Independent Agencies & Government Corporations
One corollary of limited central management oversight of government corporations is the lack of answers to fundamental issues regarding when and how government corporations ought to be created and utilized. There are at least two schools of thought respecting the proper use of the government corporation option relating to its structure, authority, and financial systems. One school holds that government corporations, including agencies called corporations but which do not perform commercial activities, should be encouraged, provided maximum policy and financial autonomy, and be subject to such oversight as is appropriate for other agencies and instrumentalities in the same policy field. The legal responsibilities of the corporation should be located in its enabling statute. The government corporation model has been utilized by the federal government for over a century.
And the new governments realize that a privatization scheme is only as efficient as it is politically palatable. In Poland, the recently adopted method for privatizing the massive state industrial sector involves issuing shares in newly privatized companies and putting all the shares of many companies into a mutual fund. A number of mutual funds would then control the shares of all the companies. Citizens would receive shares in the mutual funds that would not be tradable for, say, one year. As these and countless other examples make clear, there is a pragmatic way to view privatization.
Section 66a of former Title 31 was repealed by Pub. 97–258, §5, Sept. 13, 1982, 96 Stat. 1068, and reenacted by the first section thereof as section 3512 of this title.
Which required Government pension plans to be subject to 29 U.S.C. 1023, except for officers or employees of the Central Intelligence Agency unless the President specifically approves application of the requirements of section 1023 in writing for such officers and employees. A surety corporation is liable to the United States Government for a civil penalty of at least $500 but not more than $5,000 for violating section 9304, 9305, or 9306 of this title. A civil action under this section may be brought in a judicial district in which a civil action may be brought against the corporation under section 9307 of this title. A penalty imposed under this section does not affect the validity of a contract made by the surety corporation.
A Government corporation shall provide the President, the Director of the Office of Management and Budget, and the Comptroller General of the United States a copy of the management report when it is submitted to Congress. A Government corporation shall submit an annual management report to the Congress not later than 180 days after the end of the Government corporation’s fiscal year. Activities of the Comptroller General of the United States under this section are in lieu of any audit of the financial transactions of a Government corporation that the Comptroller General is required to make under any other law. Amendment effective Sept. 13, 1982, see section 2 of Pub. 104–134, title III, §3117, Apr. 26, 1996, 110 Stat.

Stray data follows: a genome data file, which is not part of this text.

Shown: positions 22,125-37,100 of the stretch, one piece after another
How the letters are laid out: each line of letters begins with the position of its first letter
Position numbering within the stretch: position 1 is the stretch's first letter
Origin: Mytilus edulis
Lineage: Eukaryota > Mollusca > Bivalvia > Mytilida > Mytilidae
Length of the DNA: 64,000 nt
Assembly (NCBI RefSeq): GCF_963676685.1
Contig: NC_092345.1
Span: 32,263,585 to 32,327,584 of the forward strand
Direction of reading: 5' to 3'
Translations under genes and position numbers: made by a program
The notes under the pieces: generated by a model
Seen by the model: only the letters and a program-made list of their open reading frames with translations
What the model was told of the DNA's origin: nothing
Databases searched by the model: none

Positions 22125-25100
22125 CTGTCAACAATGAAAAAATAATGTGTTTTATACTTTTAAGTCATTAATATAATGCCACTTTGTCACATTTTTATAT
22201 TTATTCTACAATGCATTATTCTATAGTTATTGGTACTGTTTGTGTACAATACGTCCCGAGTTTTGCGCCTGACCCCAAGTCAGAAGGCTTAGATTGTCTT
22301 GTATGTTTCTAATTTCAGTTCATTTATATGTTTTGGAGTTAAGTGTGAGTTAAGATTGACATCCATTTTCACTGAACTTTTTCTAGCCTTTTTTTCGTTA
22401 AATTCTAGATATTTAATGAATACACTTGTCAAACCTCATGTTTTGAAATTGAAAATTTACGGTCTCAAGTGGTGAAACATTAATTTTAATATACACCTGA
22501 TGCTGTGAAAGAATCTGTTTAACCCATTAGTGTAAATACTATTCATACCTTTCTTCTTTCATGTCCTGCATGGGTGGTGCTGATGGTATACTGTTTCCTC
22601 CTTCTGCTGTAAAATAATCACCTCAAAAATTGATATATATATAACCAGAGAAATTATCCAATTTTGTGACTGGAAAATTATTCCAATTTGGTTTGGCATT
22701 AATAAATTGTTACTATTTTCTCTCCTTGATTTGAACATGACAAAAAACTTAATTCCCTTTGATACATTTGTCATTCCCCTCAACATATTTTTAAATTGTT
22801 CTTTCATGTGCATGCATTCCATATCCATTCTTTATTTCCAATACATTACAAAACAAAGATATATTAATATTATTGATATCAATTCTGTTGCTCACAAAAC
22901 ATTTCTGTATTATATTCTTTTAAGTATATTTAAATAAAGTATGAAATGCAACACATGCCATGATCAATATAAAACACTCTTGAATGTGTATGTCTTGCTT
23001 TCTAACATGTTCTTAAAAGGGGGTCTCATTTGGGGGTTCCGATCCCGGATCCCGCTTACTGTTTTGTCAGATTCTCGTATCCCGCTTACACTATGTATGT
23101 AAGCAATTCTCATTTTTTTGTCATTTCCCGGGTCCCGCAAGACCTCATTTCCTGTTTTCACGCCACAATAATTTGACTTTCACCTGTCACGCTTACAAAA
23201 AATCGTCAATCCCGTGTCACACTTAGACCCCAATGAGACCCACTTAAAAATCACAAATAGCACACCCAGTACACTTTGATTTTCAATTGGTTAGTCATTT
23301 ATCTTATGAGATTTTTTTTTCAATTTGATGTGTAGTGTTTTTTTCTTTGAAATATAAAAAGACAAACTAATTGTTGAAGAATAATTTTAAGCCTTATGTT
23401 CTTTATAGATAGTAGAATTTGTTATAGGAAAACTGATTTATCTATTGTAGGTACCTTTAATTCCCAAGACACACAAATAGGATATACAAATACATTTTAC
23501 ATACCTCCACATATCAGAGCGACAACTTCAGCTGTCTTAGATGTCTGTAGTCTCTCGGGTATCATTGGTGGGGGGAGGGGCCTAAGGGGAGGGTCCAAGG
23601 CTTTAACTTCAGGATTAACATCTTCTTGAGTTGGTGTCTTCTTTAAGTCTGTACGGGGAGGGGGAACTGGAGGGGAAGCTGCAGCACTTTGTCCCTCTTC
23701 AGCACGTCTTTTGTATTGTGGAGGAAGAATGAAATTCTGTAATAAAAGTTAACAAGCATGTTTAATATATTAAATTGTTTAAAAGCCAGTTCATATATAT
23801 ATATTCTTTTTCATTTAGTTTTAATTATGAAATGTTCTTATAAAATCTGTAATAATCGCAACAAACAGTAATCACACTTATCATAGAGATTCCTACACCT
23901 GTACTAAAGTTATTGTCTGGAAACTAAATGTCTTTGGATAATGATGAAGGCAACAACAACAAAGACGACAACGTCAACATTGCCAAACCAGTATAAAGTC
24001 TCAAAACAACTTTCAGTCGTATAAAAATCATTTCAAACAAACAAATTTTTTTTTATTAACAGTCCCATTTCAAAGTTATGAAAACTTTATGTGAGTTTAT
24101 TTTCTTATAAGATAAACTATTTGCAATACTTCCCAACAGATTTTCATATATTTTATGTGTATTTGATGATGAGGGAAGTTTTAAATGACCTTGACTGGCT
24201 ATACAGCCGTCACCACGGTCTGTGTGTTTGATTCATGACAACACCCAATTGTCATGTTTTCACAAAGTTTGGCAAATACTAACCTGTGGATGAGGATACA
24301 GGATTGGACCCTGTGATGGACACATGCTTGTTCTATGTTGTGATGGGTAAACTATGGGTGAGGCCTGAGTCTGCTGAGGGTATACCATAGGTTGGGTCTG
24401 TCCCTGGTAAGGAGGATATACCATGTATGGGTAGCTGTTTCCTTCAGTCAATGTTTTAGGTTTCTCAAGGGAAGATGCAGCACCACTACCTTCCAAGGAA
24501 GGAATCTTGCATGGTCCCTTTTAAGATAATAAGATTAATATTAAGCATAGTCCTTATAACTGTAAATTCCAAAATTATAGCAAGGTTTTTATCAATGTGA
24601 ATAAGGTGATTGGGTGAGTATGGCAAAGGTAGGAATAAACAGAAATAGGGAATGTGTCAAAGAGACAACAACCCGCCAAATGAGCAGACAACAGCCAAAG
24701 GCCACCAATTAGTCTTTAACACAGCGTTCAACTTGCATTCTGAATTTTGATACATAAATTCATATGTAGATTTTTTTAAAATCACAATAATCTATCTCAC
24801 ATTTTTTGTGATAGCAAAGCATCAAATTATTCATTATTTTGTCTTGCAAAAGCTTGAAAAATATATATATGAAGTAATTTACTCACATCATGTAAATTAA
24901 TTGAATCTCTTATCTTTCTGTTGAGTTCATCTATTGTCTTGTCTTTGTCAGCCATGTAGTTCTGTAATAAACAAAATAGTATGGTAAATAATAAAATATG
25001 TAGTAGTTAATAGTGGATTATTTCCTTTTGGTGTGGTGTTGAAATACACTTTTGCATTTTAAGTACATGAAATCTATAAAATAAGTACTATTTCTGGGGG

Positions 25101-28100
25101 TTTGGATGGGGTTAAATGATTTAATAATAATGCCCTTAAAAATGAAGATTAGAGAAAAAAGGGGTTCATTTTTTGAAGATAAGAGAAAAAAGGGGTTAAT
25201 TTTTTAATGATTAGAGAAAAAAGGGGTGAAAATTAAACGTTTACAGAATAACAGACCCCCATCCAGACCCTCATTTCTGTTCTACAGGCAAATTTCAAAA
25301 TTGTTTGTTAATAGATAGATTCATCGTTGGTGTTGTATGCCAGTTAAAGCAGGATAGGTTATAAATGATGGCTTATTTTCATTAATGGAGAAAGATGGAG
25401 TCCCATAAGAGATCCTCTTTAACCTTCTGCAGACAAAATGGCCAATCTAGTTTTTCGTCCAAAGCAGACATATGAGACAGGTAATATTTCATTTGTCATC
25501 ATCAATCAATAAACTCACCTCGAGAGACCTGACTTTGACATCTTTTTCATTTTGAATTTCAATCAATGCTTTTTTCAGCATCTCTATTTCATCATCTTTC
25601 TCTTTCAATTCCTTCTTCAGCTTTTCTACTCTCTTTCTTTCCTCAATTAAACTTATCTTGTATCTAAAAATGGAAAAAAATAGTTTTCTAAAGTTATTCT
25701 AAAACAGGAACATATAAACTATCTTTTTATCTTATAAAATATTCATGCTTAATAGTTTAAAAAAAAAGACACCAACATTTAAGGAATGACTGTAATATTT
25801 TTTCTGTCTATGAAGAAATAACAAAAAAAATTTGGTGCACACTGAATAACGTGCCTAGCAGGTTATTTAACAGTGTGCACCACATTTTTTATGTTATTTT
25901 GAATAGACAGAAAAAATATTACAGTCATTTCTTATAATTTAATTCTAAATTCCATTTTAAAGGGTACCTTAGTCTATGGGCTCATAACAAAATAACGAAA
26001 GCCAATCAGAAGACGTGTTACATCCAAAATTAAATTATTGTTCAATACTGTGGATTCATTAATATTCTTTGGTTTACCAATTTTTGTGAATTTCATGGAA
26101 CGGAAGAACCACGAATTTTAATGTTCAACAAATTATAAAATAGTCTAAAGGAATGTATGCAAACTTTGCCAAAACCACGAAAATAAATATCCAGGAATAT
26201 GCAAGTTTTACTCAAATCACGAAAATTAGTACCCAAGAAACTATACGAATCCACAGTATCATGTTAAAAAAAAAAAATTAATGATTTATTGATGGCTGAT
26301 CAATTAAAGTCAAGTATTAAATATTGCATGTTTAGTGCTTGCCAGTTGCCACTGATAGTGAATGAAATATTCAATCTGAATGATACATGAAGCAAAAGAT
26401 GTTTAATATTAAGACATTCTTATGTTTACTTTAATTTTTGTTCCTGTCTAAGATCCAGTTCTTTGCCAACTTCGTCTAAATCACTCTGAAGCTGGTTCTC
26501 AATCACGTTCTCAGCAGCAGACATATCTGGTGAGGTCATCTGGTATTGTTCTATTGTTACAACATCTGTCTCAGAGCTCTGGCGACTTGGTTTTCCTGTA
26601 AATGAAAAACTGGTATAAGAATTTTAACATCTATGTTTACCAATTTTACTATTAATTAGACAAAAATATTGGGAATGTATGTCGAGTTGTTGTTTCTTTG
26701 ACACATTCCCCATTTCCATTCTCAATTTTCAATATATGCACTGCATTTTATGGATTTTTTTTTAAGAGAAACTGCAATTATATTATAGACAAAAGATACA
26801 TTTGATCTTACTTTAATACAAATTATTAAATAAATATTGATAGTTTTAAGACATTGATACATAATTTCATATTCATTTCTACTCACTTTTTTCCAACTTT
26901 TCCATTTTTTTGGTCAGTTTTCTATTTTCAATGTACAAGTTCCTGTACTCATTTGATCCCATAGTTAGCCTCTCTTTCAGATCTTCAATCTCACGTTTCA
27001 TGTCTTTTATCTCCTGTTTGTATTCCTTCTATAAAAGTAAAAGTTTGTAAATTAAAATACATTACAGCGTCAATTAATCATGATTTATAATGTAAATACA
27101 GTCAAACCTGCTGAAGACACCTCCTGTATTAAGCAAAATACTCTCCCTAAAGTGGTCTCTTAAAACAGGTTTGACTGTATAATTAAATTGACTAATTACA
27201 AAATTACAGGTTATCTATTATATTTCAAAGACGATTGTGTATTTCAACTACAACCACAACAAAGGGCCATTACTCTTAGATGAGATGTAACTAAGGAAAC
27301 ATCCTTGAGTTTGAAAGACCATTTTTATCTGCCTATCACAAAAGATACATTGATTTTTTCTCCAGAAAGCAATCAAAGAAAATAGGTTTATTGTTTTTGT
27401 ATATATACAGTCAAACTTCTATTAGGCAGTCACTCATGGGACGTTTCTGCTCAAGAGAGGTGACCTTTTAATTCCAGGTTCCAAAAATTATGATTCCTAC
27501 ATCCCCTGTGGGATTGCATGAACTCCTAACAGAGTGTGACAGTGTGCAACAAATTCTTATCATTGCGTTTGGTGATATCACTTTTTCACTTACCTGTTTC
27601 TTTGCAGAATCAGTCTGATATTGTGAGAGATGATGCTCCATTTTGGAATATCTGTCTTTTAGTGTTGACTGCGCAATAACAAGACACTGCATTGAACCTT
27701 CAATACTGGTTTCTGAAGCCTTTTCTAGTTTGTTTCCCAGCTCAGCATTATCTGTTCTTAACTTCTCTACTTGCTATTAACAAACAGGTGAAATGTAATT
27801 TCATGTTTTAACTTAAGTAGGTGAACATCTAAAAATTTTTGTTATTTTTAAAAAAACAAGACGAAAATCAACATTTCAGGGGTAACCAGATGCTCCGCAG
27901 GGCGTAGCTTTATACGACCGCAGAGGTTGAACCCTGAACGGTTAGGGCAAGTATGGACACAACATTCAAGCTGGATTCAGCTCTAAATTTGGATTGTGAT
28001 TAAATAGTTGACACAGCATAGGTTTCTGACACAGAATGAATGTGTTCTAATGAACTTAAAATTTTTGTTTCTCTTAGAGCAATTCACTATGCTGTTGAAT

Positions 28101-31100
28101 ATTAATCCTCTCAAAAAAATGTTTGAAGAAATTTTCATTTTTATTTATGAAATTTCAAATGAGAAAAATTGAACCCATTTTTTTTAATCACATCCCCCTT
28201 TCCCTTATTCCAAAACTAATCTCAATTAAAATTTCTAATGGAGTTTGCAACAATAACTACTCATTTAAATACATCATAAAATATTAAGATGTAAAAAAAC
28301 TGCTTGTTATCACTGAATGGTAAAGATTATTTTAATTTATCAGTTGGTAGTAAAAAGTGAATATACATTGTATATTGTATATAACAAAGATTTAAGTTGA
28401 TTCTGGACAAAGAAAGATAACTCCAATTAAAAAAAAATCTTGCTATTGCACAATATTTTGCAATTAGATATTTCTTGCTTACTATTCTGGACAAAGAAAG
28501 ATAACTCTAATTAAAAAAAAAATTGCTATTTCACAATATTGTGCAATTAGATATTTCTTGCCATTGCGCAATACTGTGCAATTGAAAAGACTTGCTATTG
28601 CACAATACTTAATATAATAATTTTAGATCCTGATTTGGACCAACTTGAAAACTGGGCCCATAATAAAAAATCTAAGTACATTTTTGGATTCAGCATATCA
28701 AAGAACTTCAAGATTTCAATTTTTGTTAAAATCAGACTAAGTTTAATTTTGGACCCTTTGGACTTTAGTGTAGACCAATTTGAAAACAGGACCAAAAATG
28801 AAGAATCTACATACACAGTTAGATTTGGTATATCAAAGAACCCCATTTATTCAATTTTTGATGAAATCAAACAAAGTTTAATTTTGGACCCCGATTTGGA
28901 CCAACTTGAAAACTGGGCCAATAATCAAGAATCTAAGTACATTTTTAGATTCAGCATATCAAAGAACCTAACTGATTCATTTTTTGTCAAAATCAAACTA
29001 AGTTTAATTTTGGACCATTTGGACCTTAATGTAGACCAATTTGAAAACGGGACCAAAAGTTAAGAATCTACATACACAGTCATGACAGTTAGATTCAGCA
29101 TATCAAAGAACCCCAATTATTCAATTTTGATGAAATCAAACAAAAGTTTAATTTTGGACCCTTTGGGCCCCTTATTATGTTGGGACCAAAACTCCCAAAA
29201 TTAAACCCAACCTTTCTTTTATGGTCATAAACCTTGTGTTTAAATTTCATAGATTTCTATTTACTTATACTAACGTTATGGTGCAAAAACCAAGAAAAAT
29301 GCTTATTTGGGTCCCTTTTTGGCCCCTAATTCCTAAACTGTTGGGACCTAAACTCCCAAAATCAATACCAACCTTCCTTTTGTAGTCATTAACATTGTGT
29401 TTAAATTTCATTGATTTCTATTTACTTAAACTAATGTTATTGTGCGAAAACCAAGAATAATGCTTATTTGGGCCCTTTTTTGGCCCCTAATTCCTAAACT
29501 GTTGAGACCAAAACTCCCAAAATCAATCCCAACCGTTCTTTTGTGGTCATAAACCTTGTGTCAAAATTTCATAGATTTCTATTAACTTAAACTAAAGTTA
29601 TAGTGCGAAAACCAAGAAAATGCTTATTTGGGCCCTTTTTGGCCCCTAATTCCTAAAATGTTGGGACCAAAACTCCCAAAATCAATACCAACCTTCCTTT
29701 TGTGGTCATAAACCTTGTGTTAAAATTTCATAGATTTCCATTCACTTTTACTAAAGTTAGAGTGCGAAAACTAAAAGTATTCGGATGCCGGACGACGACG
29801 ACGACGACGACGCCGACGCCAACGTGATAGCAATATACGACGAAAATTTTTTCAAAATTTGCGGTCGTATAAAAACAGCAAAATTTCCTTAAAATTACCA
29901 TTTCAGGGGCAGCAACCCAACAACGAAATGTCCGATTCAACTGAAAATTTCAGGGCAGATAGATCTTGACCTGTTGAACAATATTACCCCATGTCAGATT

It took some 10 years and an investment of $8 billion by the federal government to bring Conrail up to industry standards before entertaining a reasonable expectation that the railroad would be attractive to private investors. There is, at present, little central management agency oversight or supervision of government corporations as a category of agency in the executive branch. Nor is there any central unit charged with designing government corporations from the perspective of presidential or central management interests. A board of directors is the trademark of a government corporation, according to many lawmakers and attorneys. Marshall Dimock, an academic writing in 1949, argued that a board of directors was considered an essential element for an “authentic” government corporation. “Being a separate and distinct entity, headed by its own board of directors, the corporation is inherently better able to succeed than the ordinary department of government.”
In 1990, as part of the CFOA, GAO’s recommendation that government corporations be subject once again to annual audits was accepted. Henceforth, however, the audit is to be conducted by the corporation’s inspector general “or by an independent external auditor, as determined by the inspector general or, if there is no inspector general, the head of the corporation,” according to accepted government auditing standards. Many Members of Congress feel somewhat uneasy with broad, “business type budgets,” also referred to as “budget programs.” To be sure, Congress can alter these budget programs and can limit the use of corporate funds for any purpose, but this option is seldom employed.
The MTR Corporation was formed as a Crown corporation, mandated to operate under “prudent commercial principles”, in 1975. The Kowloon-Canton Railway, operated under a government department, was corporatised in 1982 to imitate the success of MTR (see Kowloon-Canton Railway Corporation). MTR was privatised in 2000 although the Hong Kong Government is still the majority shareholder. KCR was operationally merged with MTR in 2007. In the postwar years, Hong Kong’s colonial government operated under a laissez-faire economic philosophy called positive non-interventionism.
Corporate interests can vastly outspend labor or public interest groups on elections. For example, in 2014, business interests spent $1.1 billion on state candidates and committees compared to the $215 million that labor groups spent. That same year, business political action committees, or PACs, spent nearly $380 million in federal elections, while labor union PACs gave close to $60 million. In 2016, it is estimated that $1 out of every $8 that went to super PACs came from corporate sources. Super PACs—which didn’t exist before 2010—raised almost $1.8 billion for the 2016 elections.